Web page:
Boarding our plane to Tokyo, we had high hopes for our holiday. The children wanted ninjas and robots, my husband wanted gadgets galore and I just wanted to not lose anyone whilst negotiating Japan’s vast capital city, home to over 13 million people.

Like every major city it has an overwhelming amount of attractions to amuse and delight overseas visitors, the question is which ones to choose. Especially in a city where even the toilets are far from bog standard, with its heated seats and musical melodies. Our list was long and our time there was limited, below are my top Tokyo attractions for families visiting Tokyo:

Ninja Restaurant

In the battle to be crowned Tokyo’s top tourist attraction for families, the Ninja restaurant would be very hard to beat. It had robots, fancy food served in a frivolous fashion, a personal show from a master ninja magician and buckets of dry ice.

It’s no mystery that you need to book a table there a few weeks in advance and they also require you to pay a rather large refundable deposit. There are two ninja restaurants in Tokyo, one in the central Shinjuku area and one in Akasaka.

Tokyo Metropolitan Government Building

They say the best things in life are free. Remarkably for a city that will have you haemorrhaging cash, a trip up the Tokyo Metropolitan Government Building is indeed free! Once you arrive at the tower follow the signs to the lifts that will take you to an observation deck, 202 meters above the ground.

Generally the North Tower is open between 9.30am and 11pm, but you will not be allowed up after 10.30pm. Before you go check the website to make sure that it’s not closed for the holiday season. The Tocho-mae Station, on the Oedo Subway Line, is located in the basement of the Tokyo Metropolitan Government Building. Alternatively, the building can be reached in a 10 minute walk from the west exit of JR Shinjuku Station.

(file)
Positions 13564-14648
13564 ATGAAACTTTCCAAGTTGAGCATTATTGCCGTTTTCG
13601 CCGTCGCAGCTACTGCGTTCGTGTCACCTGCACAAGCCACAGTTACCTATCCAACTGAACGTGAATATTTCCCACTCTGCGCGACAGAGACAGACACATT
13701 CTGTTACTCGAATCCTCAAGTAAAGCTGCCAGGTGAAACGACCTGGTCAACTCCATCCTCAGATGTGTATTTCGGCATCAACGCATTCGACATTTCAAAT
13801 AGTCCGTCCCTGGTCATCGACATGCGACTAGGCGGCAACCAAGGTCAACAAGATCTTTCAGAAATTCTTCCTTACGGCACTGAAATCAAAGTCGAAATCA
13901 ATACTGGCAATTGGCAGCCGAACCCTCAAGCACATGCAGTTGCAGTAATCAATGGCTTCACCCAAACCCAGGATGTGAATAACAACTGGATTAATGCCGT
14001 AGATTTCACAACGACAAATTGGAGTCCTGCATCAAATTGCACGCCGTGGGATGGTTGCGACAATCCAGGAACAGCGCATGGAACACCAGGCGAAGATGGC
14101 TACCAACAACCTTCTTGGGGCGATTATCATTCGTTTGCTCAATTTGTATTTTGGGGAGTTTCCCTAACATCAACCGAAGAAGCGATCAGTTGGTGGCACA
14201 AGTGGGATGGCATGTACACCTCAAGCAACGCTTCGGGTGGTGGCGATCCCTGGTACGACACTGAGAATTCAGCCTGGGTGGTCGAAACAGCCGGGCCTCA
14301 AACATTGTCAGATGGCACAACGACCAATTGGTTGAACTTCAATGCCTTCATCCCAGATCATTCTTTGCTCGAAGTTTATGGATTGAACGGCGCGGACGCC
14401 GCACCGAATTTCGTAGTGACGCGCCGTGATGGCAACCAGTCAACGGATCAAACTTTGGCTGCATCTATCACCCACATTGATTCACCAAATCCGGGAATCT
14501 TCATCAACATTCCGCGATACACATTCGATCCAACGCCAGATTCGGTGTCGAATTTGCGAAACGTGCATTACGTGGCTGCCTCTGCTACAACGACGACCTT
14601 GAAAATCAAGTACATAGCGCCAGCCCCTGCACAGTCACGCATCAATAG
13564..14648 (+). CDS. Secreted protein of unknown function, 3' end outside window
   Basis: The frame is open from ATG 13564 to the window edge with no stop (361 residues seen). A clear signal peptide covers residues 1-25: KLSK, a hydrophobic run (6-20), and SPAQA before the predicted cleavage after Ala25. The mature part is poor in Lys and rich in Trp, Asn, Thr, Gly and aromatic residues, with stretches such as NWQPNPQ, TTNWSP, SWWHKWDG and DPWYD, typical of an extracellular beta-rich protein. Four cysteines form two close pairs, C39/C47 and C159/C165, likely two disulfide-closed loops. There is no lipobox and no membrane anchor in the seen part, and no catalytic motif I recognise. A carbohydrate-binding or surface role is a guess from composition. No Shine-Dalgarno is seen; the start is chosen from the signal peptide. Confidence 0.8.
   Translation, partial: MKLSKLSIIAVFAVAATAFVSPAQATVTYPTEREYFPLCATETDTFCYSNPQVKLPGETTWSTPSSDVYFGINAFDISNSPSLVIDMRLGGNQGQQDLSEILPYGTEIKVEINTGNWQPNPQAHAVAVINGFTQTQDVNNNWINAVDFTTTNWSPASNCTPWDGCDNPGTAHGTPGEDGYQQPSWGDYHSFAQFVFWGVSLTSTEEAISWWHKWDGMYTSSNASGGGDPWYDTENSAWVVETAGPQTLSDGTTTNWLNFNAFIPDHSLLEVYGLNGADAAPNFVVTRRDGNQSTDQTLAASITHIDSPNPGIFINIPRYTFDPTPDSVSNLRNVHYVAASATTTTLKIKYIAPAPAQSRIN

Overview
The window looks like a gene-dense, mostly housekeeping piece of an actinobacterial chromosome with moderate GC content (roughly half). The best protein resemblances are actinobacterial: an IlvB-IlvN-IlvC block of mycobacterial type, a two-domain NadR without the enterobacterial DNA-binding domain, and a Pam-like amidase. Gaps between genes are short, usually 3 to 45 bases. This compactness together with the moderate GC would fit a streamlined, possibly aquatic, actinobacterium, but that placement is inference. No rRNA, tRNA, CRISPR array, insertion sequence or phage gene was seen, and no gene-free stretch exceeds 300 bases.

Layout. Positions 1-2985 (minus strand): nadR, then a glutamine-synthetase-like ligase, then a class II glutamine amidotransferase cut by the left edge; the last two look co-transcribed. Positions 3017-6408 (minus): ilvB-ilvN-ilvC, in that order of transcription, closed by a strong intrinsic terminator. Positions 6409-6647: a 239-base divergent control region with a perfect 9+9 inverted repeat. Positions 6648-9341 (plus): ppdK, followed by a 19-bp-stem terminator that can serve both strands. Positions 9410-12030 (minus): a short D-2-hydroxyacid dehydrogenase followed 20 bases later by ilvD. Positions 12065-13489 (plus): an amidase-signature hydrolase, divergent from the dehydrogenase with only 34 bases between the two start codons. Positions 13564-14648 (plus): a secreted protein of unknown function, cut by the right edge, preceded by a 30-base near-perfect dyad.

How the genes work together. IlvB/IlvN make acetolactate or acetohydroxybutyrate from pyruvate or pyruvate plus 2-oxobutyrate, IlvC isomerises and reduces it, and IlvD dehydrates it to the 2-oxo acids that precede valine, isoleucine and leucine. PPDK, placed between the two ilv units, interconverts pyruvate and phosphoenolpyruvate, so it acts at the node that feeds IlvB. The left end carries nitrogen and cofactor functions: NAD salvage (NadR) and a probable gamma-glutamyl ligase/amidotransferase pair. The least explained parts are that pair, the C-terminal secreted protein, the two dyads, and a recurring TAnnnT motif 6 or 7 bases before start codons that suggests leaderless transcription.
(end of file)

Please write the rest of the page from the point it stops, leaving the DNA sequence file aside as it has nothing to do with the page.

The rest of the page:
Shibuya crossing

It has been said that Shibuya’s iconic crossing is the busiest crossing in the world and it’s not hard to see why, with up to 1000 people scrabbling across the intersection every time the lights change. You might want to take a trip here as an opportunity to grab a coffee in one of the many cafés overlooking the crossing. You can rest your fatigued feet whilst watching everyone else do the hard walk below.

Harajuka Street

A short metro ride away from the crazy crossing is Harajuku Street, home to quirky Cosplay play characters, crazy fashion, creamy crepes and deep fried cheese. However you may want your hotel to be nearby as there is every chance you may fall in to a deep fried carbohydrate coma after indulging in either of these.

Yoyogi Park

A word of warning: Harajuka Street was packed with people when we visited on a Sunday, so afterwards you may want to escape to the nearby serenity of Yoyogi Park. If you visit this peaceful place and home to a significant shrine at the weekend you may be rewarded with witnessing some weddings. However my kids were mortified that we had taken them to a park without an actual play area in it.

Mirakan – The National Museum of Emerging Science and Innovation

If like us you have an encounter with robots to tick off from your holiday programme, you may want to head over to Odaiba Island. A short train ride from the main island using the Yurikamome train will take you to this high tech entertainment hub which is home to the Mirakan – The National Museum of Emerging Science and Innovation.